Origin of the Fighting Scot Nickname
When Wooster began participating in intercollegiate sports at the
turn of the century, its teams were known as the Presbyterians
because of the affiliation with the Presbyterian Church. Wooster
teams were also often referred to as the Presbyterian Steamrollers
because of the success of the football team, but that was never an
In the mid-1920s, Art Murray, who was Wooster's football coach in 1926 and later became its director of athletic publicity, suggested that the nickname be changed to Scots. The first person to use the new nickname was John Miller, a sports writer for Wooster's student newspaper, the Voice.
Miller used the term in reporting on Wooster's football game with Bluffton in the Oct. 1, 1931, issue of the Voice. Two days later, Miller and fellow student reporter Dave McLean used the new nickname in the stories they sent to the Cleveland Plain Dealer, Wooster's Daily Record and various press wire services on Wooster's 21-0 victory against Ashland. "Scots" became an instant success and was immediately used for all eight of Wooster's sports teams.
In 1950, after a losing football season, head coach Phil Shipe decided his team needed to be more aggressive. He spent the summer in graduate school at the University of Pennsylvania in Philadelphia where he watched the "Fighting" Phils win the National League Pennant. He was inspired by their performance and decided that his football team should be called the Fighting Scots.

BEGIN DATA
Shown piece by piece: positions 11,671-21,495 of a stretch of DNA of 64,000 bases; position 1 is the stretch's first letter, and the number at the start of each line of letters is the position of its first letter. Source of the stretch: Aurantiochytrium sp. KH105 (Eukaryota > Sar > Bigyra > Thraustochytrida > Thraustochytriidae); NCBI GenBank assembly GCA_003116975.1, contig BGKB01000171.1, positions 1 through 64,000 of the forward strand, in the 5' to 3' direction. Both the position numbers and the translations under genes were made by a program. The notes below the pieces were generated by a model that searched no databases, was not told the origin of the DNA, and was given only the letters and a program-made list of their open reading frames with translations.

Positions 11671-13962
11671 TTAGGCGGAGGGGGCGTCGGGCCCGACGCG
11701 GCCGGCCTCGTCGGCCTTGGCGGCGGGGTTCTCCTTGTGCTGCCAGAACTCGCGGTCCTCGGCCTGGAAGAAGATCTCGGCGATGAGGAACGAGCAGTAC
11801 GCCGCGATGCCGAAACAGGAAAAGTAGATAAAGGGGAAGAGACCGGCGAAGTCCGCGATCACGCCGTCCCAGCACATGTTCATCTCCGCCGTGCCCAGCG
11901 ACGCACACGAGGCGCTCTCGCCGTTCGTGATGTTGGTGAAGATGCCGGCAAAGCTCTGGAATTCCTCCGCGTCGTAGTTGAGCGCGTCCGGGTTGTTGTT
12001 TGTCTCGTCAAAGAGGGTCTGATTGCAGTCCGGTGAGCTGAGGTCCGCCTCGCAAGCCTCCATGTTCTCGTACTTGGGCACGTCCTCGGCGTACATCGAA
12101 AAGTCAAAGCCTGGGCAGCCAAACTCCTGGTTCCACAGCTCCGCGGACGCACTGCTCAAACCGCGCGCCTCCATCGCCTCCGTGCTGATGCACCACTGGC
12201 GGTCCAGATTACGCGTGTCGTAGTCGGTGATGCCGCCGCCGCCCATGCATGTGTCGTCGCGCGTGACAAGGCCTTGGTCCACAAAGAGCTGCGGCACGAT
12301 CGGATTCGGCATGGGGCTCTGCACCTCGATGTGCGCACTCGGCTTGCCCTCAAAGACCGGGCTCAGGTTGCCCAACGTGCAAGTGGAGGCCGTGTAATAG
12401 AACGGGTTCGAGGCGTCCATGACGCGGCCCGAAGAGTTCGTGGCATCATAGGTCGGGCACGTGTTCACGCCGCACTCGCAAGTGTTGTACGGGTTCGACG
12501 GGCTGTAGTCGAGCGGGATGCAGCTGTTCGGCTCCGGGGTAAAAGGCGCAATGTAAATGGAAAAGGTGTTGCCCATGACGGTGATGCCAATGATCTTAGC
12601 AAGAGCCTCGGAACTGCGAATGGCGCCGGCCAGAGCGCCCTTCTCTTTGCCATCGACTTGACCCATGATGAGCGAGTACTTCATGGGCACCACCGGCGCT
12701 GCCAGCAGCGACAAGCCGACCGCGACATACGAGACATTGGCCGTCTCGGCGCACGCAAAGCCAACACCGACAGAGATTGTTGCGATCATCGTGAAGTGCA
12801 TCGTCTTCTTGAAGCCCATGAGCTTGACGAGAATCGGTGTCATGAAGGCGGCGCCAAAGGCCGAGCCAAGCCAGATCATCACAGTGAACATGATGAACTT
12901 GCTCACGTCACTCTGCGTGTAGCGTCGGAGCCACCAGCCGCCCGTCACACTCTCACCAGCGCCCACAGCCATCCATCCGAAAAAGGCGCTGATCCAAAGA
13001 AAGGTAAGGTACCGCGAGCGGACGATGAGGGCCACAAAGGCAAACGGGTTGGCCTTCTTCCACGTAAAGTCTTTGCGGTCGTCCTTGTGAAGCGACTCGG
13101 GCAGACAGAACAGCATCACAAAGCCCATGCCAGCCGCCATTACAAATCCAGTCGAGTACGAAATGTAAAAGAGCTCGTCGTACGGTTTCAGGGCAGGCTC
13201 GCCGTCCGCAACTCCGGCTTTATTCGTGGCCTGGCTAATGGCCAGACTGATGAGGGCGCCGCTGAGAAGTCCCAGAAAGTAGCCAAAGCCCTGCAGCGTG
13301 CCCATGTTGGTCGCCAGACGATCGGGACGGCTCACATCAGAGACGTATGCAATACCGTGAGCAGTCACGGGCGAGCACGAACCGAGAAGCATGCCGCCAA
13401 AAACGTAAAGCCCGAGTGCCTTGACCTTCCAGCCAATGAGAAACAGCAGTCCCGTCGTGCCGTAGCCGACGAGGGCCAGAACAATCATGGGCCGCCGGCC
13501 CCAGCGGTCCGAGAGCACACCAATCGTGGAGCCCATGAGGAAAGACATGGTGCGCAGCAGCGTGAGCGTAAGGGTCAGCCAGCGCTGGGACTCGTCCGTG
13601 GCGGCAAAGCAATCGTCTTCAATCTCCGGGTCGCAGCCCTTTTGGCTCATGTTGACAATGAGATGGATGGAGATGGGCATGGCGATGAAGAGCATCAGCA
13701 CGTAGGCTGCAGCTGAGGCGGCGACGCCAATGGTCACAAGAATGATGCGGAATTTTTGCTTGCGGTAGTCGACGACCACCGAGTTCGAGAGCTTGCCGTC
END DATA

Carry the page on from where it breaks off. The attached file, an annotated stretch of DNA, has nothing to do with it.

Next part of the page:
The name was intended to be used just for football, but during the 1960s, athletic director Al Van Wie began to apply it to all Wooster sports teams as well as to the College's summer sports camps.
Wooster's women's sports teams, which did not achieve varsity status until the mid-1960s, sought their own identity and felt that the Fighting Scot was far too masculine, so they chose to be called the Scotties. But in 1987, the Women's Athletic Association voted to change the name to Lady Scots in an effort to bring unity to the athletic program and so that the men's and women's teams could share the "Scotspirit" theme.
Today, Wooster sponsors 23 varsity sports - 11 for men and 11 for women. Both the men's and women's teams are now known as the Fighting Scots.